Vladislav Ardzinba (Abkhaz: Владислав Арӡынба, May 14, 1945 – March 4, 2010) was the first de facto President of Abkhazia. A historian by education, Ardzinba led Abkhazia to de facto independence in the 1992-1993 War with Georgia, but its de jure independence from Georgia remained internationally unrecognised during Ardzinba's two terms as President from 1994 to 2005.
He was a member of the first parliament to be elected democratically in the Soviet Union in 1989.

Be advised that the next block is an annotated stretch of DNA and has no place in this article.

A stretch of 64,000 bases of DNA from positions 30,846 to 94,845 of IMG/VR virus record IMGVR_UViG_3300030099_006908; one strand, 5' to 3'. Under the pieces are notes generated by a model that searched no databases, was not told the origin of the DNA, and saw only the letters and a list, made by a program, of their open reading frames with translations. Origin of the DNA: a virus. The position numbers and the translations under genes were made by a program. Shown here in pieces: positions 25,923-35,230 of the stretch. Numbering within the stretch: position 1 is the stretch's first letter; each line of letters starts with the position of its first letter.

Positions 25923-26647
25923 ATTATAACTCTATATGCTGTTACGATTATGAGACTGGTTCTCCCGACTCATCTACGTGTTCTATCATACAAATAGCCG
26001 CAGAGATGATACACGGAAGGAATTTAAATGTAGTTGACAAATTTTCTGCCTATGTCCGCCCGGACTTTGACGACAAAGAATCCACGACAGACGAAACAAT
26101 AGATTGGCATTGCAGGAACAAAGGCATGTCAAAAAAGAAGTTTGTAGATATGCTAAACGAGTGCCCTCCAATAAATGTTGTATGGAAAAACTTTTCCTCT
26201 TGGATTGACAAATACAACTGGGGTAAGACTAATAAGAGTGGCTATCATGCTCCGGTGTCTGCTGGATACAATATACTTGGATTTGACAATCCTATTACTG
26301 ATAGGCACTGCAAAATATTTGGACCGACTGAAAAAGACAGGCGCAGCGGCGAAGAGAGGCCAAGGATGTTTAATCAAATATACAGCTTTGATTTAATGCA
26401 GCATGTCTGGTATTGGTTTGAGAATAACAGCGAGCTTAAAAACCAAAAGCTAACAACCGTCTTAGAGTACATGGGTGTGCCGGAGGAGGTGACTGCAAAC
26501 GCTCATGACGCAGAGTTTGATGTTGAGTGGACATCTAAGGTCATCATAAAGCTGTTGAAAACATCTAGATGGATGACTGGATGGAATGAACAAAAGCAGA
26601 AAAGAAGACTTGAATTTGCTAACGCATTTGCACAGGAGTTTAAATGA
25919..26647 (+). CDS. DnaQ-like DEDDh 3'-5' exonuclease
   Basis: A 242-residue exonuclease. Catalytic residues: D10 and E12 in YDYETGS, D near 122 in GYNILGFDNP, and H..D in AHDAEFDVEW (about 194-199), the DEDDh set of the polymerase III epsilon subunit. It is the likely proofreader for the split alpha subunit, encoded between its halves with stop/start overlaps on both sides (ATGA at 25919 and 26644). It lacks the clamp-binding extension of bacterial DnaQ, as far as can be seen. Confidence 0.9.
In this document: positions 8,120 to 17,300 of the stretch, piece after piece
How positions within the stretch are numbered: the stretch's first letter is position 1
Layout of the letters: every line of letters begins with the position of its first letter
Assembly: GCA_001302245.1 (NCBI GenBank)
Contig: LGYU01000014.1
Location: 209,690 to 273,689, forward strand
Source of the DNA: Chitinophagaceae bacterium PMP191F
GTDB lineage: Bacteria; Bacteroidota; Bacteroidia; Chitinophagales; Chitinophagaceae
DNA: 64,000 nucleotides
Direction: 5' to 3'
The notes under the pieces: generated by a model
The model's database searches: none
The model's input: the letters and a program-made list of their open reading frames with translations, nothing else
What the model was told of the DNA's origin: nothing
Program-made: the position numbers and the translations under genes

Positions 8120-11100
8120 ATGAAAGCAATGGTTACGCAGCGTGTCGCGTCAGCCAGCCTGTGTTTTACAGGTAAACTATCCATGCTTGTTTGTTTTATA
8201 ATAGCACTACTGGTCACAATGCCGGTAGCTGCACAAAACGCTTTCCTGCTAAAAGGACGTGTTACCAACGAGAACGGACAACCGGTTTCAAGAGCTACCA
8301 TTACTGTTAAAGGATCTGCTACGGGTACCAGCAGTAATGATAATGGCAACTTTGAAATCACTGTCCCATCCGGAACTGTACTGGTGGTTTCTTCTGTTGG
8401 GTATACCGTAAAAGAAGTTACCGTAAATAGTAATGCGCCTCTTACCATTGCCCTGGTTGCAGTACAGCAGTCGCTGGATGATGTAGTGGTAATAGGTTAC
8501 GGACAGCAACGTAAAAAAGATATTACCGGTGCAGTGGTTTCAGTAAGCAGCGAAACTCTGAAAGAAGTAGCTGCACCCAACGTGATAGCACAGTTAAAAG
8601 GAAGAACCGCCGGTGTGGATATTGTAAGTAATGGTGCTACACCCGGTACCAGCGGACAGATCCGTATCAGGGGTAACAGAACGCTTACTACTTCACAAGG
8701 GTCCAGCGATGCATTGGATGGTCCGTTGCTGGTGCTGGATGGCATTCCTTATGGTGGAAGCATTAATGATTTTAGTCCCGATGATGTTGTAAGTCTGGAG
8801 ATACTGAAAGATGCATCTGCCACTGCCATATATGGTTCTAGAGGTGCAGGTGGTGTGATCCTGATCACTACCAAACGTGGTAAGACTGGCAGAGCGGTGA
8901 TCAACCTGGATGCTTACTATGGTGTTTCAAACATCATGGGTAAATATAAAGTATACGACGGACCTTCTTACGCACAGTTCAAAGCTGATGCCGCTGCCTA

Vladislav Ardzinba was born in the village of Lower Eshera, Sukhumi District, Abkhaz ASSR, Georgian SSR, Soviet Union. After graduating from the Historical Department of the Sukhumi Pedagogical Institute, Ardzinba studied at the Tbilisi State University where he received a doctoral degree. He then worked for eighteen years in Moscow specialising in ancient Middle Eastern civilizations under Yevgeniy Primakov, then head of the Institute of Oriental Studies in Moscow, and later Russian foreign and Prime Minister. He then returned to Sukhumi and he served there as the director of the Abkhazian Institute of Language, Literature and History from 1987 until 1989, when he was elected a Deputy to the Supreme Soviet of the Soviet Union from Gudauta. From there, he was involved closely with national issues, including Abkhazia, and quickly emerged as one of the most active proponents of the Abkhaz secessionist cause. While a deputy to the USSR Supreme Soviet, Ardzinba, himself an orthodox Communist, forged close ties with the hardliners in Moscow, particularly with the parliamentary chairman Anatoly Lukyanov and other members of the hardline communist groups in Moscow that were responsible for the August 1991 coup attempt.